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SLU's brewing science program is training the next generation of brewers

SLU Brewing Photo

The program invites students to learn from local brewing experts. 

Thirty years ago, there were only a few hundred breweries in the United States, according to the Brewers Association. Today, there are more than 9,000 throughout the country – 75 of which are based in the St. Louis area alone. Saint Louis University’s Brewing Science and Operations online program is tapping into this exploding industry and giving beer enthusiasts around St. Louis – and the globe – a chance to get involved in the professional brewing world.

In the program, students learn about the ins and outs of the brewing industry – from brewing techniques to business plans to biochemistry. The six courses last eight weeks each, and the program can be completed in about 18 months.

The program’s instructors are all well-established St. Louis brewers, such as Stephen Hale, who is one of the founding brewers of Schlafly Beer. Hale teaches BREW 1500, which covers all-grain brewing and beer styles. By the end of the eight-week course, students should have a good idea of how to design a beer recipe. Another integral part of the class is meeting with other beer professionals via Zoom to ask questions and network. These guest speakers include brewers from Civil Life Brewing Co., Second Shift Brewing, Rockwell Beer Co. and Schlafly. “The feedback I generally get is that the students absolutely adore it because they learn that brewing is familial,” Hale says. “It’s all about community.”

Stephen Hale

Stephen Hale, one of the founding brewers of Schlafly, is one of the SLU program's instructors. 

One of the program’s recent graduates, Carl Bundy, found great value in learning from professionals in the field. Hale holds weekly Zoom happy hours with his students, and one week, he started telling the students about how he had created Schlafly’s Pale Ale. At the time, Bundy had a couple cans of this same beer down in his own fridge. “I’m like, this is kind of amazing,” Bundy says. “This is the guy that created the product that I’m drinking in my own house.”

This strong sense of community was also one of the highlights for Nicole Estes, another recent graduate. Estes found a mentor in instructor Abbey Spencer, head brewer for Third Wheel Brewing in St. Charles, Missouri. Recently, Spencer – who teaches BREW 2500, also known as Flavor, Quality Control and Evaluation – invited Estes to brew her own 10-gallon batch of beer at Third Wheel. Estes’ beer is a Belgian-style ale with notes of orange peel, honey, oak and tequila.

“I call her my big sister because she is so great at helping you figure out beer, ” Estes says. “She’s great at helping and empowering you to figure it out. Her guidance and support is always geared toward you becoming the subject matter expert.”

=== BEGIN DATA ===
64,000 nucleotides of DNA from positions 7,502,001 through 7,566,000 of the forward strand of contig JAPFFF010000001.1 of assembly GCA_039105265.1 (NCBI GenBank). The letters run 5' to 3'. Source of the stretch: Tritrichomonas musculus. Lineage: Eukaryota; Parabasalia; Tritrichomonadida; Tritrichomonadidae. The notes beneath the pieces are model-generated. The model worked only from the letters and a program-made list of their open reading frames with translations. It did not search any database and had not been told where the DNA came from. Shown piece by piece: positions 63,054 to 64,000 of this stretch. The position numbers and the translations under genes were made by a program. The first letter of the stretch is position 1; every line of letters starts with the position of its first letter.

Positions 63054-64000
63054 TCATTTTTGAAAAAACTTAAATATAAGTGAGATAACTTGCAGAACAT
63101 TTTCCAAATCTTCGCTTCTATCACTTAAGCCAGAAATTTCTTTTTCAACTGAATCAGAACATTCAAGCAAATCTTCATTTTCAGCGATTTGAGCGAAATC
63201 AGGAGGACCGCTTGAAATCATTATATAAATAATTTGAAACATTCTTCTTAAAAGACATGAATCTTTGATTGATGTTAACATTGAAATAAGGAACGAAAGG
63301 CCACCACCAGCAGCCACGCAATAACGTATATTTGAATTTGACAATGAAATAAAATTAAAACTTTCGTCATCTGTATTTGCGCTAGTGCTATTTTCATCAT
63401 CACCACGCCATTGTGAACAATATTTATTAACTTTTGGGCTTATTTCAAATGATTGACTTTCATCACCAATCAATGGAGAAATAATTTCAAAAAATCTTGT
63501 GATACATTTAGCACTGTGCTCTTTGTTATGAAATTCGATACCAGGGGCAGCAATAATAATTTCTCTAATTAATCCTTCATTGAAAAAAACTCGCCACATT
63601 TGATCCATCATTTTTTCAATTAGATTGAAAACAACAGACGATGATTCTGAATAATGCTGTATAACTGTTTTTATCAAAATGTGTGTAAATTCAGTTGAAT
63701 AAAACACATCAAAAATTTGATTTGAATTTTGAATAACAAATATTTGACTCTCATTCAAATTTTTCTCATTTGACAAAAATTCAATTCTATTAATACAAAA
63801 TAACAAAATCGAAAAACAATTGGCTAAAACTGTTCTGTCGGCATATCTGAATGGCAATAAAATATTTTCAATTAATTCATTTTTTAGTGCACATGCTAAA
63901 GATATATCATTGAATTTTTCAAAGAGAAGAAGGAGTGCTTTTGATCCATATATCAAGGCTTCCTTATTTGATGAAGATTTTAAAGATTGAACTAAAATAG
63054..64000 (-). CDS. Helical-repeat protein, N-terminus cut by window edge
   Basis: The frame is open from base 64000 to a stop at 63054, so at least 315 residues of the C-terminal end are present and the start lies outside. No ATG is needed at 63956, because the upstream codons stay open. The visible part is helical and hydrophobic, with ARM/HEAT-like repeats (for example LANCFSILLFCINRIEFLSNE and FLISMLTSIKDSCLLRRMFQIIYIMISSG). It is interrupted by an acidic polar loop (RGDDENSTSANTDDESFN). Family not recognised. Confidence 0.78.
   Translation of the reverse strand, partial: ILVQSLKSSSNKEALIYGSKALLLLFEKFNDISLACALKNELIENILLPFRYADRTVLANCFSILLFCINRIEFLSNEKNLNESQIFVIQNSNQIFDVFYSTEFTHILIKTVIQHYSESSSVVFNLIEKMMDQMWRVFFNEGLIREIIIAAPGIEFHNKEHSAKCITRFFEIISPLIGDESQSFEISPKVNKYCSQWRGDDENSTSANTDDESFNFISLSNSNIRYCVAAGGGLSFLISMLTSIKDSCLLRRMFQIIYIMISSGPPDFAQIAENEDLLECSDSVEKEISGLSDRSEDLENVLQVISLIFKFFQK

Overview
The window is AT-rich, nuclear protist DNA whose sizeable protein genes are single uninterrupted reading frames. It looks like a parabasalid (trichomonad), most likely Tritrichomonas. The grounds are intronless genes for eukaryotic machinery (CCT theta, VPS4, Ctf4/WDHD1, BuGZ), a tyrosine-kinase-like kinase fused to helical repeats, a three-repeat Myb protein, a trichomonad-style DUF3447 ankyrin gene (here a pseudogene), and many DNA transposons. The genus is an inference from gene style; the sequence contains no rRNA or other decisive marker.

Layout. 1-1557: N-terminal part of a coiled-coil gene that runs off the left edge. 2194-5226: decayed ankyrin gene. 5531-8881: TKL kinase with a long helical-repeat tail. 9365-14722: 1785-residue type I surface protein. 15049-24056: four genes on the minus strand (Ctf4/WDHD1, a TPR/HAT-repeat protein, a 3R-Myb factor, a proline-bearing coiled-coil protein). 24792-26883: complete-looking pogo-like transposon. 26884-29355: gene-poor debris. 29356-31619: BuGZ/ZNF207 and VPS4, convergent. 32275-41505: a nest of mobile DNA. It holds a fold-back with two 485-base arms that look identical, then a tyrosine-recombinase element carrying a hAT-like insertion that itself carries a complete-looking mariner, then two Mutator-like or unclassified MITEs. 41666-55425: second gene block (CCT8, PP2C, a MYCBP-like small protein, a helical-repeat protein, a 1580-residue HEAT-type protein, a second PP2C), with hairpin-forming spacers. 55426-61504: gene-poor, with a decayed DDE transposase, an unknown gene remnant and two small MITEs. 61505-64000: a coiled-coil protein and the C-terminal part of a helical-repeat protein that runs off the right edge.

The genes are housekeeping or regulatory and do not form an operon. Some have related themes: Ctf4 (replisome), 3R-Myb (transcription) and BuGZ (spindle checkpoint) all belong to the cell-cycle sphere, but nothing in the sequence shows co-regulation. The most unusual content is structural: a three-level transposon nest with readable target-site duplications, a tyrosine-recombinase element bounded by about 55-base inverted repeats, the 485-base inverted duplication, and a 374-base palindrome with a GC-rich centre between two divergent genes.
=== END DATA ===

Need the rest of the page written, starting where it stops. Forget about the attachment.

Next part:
Nicole Estes

After completing the program, Nicole Estes began working for Anheuser-Busch. 

One of the most important components of Spencer’s course is learning how to describe the sensory side of beer. This includes aroma, appearance, flavor, mouthfeel and overall impression. Vocabulary comes into play here; beer can be woody, tropical, leathery and a multitude of other descriptors. The importance of these sensory descriptions helps students get a deeper understanding of the beer recipe itself.

“I need to know how to change the beer based on sensory,” Spencer says. “Does it need more or less of a certain type of hop? Does it need more or less of sweetness or dryness, any of these characteristics? I need to be able to hone it in real close so that I can adjust my recipes based on my sensory experience.”

Estes says she is grateful that SLU’s program is spotlighting influential women in the industry. According to her, just seeing more women involved in the brewing world – especially women of color – is important to growing diversity in the beer industry.

“Throughout the time I was enrolled in the SLU program, I noticed I was the only Black person in each class,” Estes says. “My hope is to link arms with individuals in the beer industry to continue knocking down walls and create an inclusive space for all. There are so many opportunities in the industry beyond just brewing beer.”

Overall, the program teaches students the essentials they need to know before entering any aspect of the industry. Estes says the knowledge she gained in the program helped her land a job at Anheuser-Busch as a talent acquisition specialist. Also, after finishing the program, Bundy left the Walgreens warehouse where he had worked for 25 years to start a job as an assistant brewer at St. Nicholas Brewing Company in Du Quoin, Illinois.

“I was ecstatic,” Bundy says. “I didn’t know anything about craft beer when I first started at the warehouse, and this course really helped me transition to a career change. I was sad to leave the people in the warehouse, but I knew that I was kind of destined for bigger things and wanted to be a part of this brewing community.”

SLU’s Brewing Science and Operations program is online, so students anywhere can partake – previous students have lived in California, Louisiana and even as far as Japan. However, Hale says that the St. Louis brewing community is the heart of this program.

“I can’t think of a better place [to have this program],” Hale says. “St. Louis has a deep history of breweries [that stretches] 100 years, and [it has] the talent to support it. There are so many brewing-knowledgeable people in this city. I think it’s the perfect place.”

For more information on the program, visit

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Charlotte Renner is the associate editor at Feast Magazine. She loves reading, going to concerts and spending time outdoors, especially with her fiancé and their two dogs.

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